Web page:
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Kootenay National Park

The Badger - A Species at Risk

Badger Studies

In British Columbia, two studies are assessing the badger populations and ecology. Badgers are hard to study as they are nocturnal, secretive animals and are seldom seen. This research uses a technique called radio-telemetry to follow the badgers' movements. Badgers are fitted with a transmitter that emits a radio signal and tracked both by plane and on the ground. Researchers hope to find out how many badgers are out there and what effects people and their activities have on these animals.

Using radio-telemetry equipment to track badger movement.
Using radio-telemetry equipment to track badger movement.
© N. Newhouse

The East Kootenay Badger Study

The East Kootenay Badger Study, led by biologist Nancy Newhouse, began in 1996 and was the first intensive radio-telemetry study of badgers in Canada. Parks Canada is one of many partners involved in this project.

How badgers are studied?

The researchers trap the badgers at their burrows. The badger is then anaesthetized and a transmitter is surgically implanted. This is done at a veterinary hospital or in the field using a portable gas unit for the anaesthetic. (Unlike most other mammals, a badger cannot wear a radio collar because it would slip off its wedge-shaped head). Samples of blood, scat, hair and an upper pre-molar tooth are taken from the study animals to assess their health, diet and age.

The badgers are tracked using radio-telemetry, first by aircraft to locate the animal and then on the ground to follow it to its burrow. This technique provides important data about seasonal movements and home ranges while minimizing disturbance to the animal.

What have we learned?

Population levels

The results from six years of telemetry studies indicate that badger numbers in the East Kootenays are very low about 60 breeding adults. There appear to be small pockets of healthy badger populations in some areas but they have been eliminated from other areas.

Habitat use

Badgers favour dry, open habitats grasslands, agricultural fields and open-canopied forests. They need soil appropriate for burrowing. Badger burrows are often located near Columbian ground squirrel burrows.

Home range

In the East Kootenays, the home ranges of female badgers average 50km², while the home ranges of male badgers average 450 km². These home ranges are 10 to 200 times larger than in areas studied in the United States. The researchers suggest that large home ranges here may be due to few animals expanding into the available area. Male badgers tend to make long forays beyond the core of their home range. One male traveled from the valley bottom to the alpine three times. Why he did this is not known, perhaps to search for a female or to feed on marmots.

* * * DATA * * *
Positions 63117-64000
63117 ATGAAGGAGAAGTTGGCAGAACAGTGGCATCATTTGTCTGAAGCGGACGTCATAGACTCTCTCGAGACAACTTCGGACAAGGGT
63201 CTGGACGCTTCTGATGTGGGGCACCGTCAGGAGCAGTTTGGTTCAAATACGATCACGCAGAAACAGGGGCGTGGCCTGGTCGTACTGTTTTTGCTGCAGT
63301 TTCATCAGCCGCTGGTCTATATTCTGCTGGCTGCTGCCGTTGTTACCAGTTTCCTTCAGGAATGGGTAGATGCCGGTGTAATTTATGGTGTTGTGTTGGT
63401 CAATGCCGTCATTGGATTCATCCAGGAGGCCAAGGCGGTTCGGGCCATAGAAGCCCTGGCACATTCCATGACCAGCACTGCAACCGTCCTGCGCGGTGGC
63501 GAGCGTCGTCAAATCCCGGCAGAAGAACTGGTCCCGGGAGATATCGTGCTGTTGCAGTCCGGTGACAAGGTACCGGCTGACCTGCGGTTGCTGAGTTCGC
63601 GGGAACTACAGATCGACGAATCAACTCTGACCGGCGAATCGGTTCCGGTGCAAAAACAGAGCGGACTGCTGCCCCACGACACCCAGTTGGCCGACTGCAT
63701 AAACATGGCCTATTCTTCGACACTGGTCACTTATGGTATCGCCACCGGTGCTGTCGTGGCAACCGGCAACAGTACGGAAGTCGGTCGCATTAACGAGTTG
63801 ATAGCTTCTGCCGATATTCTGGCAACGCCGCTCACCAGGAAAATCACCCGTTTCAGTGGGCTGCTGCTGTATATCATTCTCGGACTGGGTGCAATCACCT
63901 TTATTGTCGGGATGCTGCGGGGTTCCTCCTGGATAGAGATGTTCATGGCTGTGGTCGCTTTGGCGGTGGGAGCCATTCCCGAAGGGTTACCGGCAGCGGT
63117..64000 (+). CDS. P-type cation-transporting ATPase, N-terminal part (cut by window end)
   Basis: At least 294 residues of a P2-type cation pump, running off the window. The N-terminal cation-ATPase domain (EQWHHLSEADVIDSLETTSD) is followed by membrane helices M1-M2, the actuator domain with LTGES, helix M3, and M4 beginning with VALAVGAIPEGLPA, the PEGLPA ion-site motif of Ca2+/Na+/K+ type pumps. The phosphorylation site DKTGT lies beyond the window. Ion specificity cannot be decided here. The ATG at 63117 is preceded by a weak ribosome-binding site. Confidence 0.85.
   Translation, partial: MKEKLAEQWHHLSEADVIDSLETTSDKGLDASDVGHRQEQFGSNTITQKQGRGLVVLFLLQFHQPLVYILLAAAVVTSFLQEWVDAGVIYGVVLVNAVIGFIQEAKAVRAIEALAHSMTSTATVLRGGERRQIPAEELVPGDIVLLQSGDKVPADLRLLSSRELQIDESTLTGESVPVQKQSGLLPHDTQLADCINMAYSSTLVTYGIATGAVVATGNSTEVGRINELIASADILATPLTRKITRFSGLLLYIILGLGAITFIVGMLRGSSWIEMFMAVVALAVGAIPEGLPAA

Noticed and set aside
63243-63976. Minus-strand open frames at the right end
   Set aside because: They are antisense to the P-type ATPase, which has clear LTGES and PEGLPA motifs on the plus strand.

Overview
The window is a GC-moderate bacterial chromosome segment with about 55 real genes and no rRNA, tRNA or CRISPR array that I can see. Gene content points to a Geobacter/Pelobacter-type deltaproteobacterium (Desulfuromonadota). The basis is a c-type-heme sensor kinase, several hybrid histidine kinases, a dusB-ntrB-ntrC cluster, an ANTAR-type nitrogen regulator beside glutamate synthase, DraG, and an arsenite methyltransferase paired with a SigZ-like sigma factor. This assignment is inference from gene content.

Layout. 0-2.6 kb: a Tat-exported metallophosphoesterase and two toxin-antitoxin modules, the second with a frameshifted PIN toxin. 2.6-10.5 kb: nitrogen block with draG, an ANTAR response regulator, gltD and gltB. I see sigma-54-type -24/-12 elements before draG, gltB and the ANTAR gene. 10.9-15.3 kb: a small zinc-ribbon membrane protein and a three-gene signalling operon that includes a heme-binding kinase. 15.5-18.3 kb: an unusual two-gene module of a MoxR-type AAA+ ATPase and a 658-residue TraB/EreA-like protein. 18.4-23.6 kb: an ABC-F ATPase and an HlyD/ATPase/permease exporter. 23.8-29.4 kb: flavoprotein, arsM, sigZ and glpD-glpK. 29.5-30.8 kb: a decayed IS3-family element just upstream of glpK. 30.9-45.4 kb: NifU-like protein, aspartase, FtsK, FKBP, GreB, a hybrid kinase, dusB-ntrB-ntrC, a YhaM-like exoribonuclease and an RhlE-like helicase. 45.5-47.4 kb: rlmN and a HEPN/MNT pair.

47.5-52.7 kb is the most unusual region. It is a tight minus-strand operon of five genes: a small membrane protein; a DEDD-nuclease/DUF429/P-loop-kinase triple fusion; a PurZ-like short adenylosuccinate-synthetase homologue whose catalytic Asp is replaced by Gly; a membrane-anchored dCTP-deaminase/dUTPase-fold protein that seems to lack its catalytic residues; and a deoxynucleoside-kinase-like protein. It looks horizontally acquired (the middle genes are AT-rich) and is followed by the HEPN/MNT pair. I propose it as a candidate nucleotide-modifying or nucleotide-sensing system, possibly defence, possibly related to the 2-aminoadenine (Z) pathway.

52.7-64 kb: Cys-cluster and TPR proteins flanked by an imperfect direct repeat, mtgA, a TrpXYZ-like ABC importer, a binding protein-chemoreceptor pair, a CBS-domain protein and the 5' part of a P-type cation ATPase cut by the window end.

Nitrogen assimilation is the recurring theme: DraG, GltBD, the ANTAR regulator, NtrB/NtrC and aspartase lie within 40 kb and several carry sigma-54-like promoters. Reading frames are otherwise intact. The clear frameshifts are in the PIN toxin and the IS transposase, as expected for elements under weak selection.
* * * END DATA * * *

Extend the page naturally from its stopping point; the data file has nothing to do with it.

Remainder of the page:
About one third of the radio-tagged animal died. Collisions with cars and trains as well as kills by predators were the main causes of death. The mortality of juvenile badgers was especially high (75%), similar to studies elsewhere.


In the East Kootenays, the badger's favorite food is the Columbian ground squirrel, but they also eat voles, sparrows, loons, fish and even beetles.


The reproductive success of badgers in the East Kootenays is low. Over a third of radio-tagged females failed to have kits over the study period.

Where do we go from here?

We now have a better estimate of the number of badgers and their habitat needs. Because of this research, the subspecies of badger in British Columbia was recently upgraded from not at risk 'to endangered' by COSEWIC. The East Kootenay badger researchers and their partners are involved in a variety of conservation efforts including:

  • Public Education
    Presentations, school programs, brochures, magazine and newspaper articles and even a television program are connecting people to badgers. Most people have never seen a badger and are unaware of its ecology or the fact that it is endangered.
  • Private Stewardship
    In the East Kootenay, most badger habitat is on private land. During this study, land-owners who participated in the capture of badgers on their property developed sense of stewardship towards these animals. Land-owners are encouraged to be tolerant of badgers and to protect burrows from disturbance.
  • Input into Land-use Planning
    Researchers have provided information about home ranges and habitat to regional governments so badgers will be considered in land-use plans.
  • Badger Recovery Team
    Another spin-off from these studies is the formation of a National Badger Recovery Team. Its goal is to develop and carry out a recovery plan for the jeffersonii subspecies of badger. It includes researchers, ranchers, First Nations, industry and government agencies. Parks Canada is part of this team.

Badger recovery partners

  • Columbia Basin Fish & Wildlife Compensation Program
  • Invermere Veterinary Hospital
  • BC Parks
  • East Kootenay Environmental Society
  • Parks Canada
  • Habitat Conservation Trust Fund
  • Sylvan Consulting Ltd.
  • Tembec

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